Like many homeowners in Sacramento, CA, you may have heard of the new laws around AC refrigerant chemicals. In 2010, the EPA began phasing out the use of the common chemical R22. Its replacement is a new chemical called R401A. It’s important to learn about R401A and R22 to understand the future of your HVAC system.
Why Has R22 Been Outlawed?
Hydrochlorofluorocarbons (HCFCs) are chemicals that deplete the earth’s ozone layer. R22, also known as Freon, is an HCFC. Research has proven that the use of Freon has been very harmful to the environment.
As a result, new laws are attempting to remove HCFCs from use in society. In fact, many nations throughout the world have banded together to accomplish this. By 2030, very few HCFCs will remain in circulation. Freon is unlikely to be among them.
What Is R401A and Why Is It Better for the Environment?
R401A does not deplete the earth’s ozone layer. Also known as Puron, R401A is a non-ozone-depleting hydrofluorocarbon (HFC). Switching to R401A will mean that air conditioners will have less impact on the environment.
However, R401A does produce some greenhouse emissions. These gases contribute to the global warming effect. As such, researchers are still looking for a refrigerant that provides efficient cooling and has a minimal carbon footprint.
As it stands, R401A will remain the best environmental option for years to come. Don’t worry, your new AC that uses R401A will go all the way through its life-span before this changes.
Can I Still Buy R22 if My Current Air Conditioner Needs a Recharge?
For now, it’s still possible to get R22 to recharge your old air conditioner. However, the R22 supply is finite and dwindling. As less and less supply is available to keep up with demand, prices will rise. Eventually, an AC recharge with R22 will become very expensive.
New R22 air conditioners have not been manufactured in the United States since 2010. Due to this fact, most air conditioners that still rely on Freon have been in use for at least ten years. After approximately a decade of use, many AC models lose a considerable amount of their efficiency. Moreover, this is the time in their lifespans during which the need for repairs often arises with increasing frequency.
Both the R22 costs and maintenance needs of your old system will only continue to increase. If you’re noticing excessive costs with your system, it may be time for an upgrade.
Can I Still Get My R22 Air Conditioner Maintained?
Just as the industry standard for AC refrigerants has changed, the industry standard for air conditioners has changed as well. All new air conditioners available for your home are R401A air conditioners. This has been the case for more than 10 years.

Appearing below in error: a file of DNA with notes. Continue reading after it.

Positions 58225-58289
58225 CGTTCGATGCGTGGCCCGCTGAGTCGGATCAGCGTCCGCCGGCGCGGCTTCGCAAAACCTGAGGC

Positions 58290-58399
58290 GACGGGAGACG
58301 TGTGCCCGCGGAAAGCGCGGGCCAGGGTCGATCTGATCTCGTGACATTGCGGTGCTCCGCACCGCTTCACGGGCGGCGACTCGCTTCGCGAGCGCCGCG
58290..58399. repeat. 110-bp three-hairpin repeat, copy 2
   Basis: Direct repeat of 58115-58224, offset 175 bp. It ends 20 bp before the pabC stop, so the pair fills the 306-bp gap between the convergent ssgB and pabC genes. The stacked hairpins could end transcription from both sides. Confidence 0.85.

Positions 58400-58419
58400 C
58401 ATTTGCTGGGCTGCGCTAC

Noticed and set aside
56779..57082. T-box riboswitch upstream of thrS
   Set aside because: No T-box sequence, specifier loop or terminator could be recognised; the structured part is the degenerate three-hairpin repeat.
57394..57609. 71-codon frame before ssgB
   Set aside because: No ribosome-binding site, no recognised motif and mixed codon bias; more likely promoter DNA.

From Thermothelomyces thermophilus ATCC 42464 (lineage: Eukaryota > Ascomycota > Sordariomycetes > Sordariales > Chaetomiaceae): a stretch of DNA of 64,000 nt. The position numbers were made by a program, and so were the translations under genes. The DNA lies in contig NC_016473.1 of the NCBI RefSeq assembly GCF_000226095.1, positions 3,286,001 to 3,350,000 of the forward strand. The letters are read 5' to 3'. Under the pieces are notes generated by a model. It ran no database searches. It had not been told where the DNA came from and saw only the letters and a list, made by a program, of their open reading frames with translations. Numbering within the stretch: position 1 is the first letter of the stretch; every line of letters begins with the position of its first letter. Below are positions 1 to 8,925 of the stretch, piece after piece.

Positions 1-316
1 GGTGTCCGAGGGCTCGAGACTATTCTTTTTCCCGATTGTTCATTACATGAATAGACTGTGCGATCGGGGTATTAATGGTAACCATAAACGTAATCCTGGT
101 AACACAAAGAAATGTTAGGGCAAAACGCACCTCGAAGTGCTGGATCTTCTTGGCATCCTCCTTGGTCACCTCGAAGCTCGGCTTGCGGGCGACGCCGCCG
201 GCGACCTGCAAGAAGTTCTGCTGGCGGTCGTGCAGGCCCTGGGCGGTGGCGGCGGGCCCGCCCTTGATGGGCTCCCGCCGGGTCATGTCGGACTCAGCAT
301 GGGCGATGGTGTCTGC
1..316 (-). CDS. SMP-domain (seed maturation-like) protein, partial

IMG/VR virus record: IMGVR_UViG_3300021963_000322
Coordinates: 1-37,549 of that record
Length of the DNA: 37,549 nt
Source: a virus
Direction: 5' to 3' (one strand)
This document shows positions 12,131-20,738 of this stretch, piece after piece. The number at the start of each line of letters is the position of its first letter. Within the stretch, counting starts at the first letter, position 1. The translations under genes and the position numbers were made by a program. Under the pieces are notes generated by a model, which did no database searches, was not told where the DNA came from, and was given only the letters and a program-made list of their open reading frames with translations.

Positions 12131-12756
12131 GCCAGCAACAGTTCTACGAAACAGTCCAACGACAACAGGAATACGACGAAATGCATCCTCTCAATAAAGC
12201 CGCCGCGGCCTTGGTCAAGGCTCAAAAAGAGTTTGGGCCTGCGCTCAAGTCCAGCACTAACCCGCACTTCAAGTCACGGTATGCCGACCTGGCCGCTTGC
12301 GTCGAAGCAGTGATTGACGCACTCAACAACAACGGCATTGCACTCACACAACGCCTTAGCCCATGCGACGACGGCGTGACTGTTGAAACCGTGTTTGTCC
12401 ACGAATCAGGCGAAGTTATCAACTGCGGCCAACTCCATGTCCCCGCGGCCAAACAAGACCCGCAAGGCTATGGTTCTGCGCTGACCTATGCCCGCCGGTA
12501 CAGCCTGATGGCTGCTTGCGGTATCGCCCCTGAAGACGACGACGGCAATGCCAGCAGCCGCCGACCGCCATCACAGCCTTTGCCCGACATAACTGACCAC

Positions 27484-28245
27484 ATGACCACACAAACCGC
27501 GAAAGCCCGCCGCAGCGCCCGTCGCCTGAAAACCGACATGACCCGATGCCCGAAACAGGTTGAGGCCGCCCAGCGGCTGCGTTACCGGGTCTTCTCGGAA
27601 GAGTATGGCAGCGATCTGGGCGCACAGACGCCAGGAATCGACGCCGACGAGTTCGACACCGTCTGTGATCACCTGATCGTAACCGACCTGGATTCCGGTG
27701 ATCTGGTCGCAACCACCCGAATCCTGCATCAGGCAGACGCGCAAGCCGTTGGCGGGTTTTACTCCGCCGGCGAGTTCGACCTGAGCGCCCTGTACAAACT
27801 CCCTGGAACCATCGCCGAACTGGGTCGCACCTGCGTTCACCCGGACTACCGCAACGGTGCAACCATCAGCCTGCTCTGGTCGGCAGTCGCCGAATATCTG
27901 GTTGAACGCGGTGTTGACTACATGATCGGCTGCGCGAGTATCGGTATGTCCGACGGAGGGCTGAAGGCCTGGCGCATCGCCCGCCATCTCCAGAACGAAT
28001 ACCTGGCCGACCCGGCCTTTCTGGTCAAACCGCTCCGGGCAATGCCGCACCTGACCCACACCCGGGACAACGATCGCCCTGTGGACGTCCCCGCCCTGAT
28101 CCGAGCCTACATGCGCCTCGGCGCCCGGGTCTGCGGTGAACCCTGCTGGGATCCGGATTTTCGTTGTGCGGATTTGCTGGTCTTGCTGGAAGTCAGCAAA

Throughout this time, HVAC training has gradually moved away from R22 air conditioners and towards servicing R401A equipment. As such, the ability to work on an R22 air conditioner is becoming a highly specialized skill.
Is It Possible to Put R401A In My R22 Air Conditioner?
R401A and R22 are comparable in their effect. However, this is where their similarities stop. These two refrigerants have very different compositions.
R22 operates at far lower pressure levels than R401A does. The air conditioners that use R22 are not built to handle the significantly higher pressure that R401A subjects cooling equipment to.
Attempting to recharge your R22 AC system with R401A could prove both damaging and dangerous. With the related pressure increases, many air conditioner components would rupture or collapse. Sadly, the first to go would likely be the AC compressor.
It is possible to retrofit an R22 air conditioner to tolerate the pressure that using R401A entails. However, doing so would instantly void any active warranties, including any home warranties that cover HVAC equipment. It is also usually more expensive than just getting a new unit. Overall, we don’t recommend this option.
Should I Get Rid of My R22 Air Conditioner?
For many homeowners, upgrading to an R401A air conditioner isn’t an immediate concern. This may be the case for your home if your air conditioner is still in great shape. Despite this, your old R22 AC is just one refrigerant leak away from becoming a problem.
If you’re a particularly environment-conscious person, this upgrade should be a high priority. The task of ending the use of ozone-depleting HCFCs is the responsibility of governments, businesses, and private consumers.
Why R401A Is Actually Better for Air Conditioners
Surprisingly, in addition to being better for the natural environment, R402A also happens to be better for AC compressors. This starts with the fact that R401A air conditioners use a synthetic lubricant. This lubricant is far superior to the mineral oil that R22 air conditioners rely on. This synthetic lubricant helps minimize compressor wear and promotes optimum compressor performance.
R401A additionally has superior heat absorption abilities. This refrigerant both absorbs and releases more heat than Freon does. It also limits stress on AC compressors, prevents burnout, and extends their lifespans as a result.
Throughout the greater Sacramento, CA area, Gallaghers Plumbing, Heating and Air is a trusted provider of HVAC and plumbing services. If you’re ready to upgrade your R22 air conditioner to an AC system that uses R401A, we’ve got you covered. Give us a call now to schedule an appointment.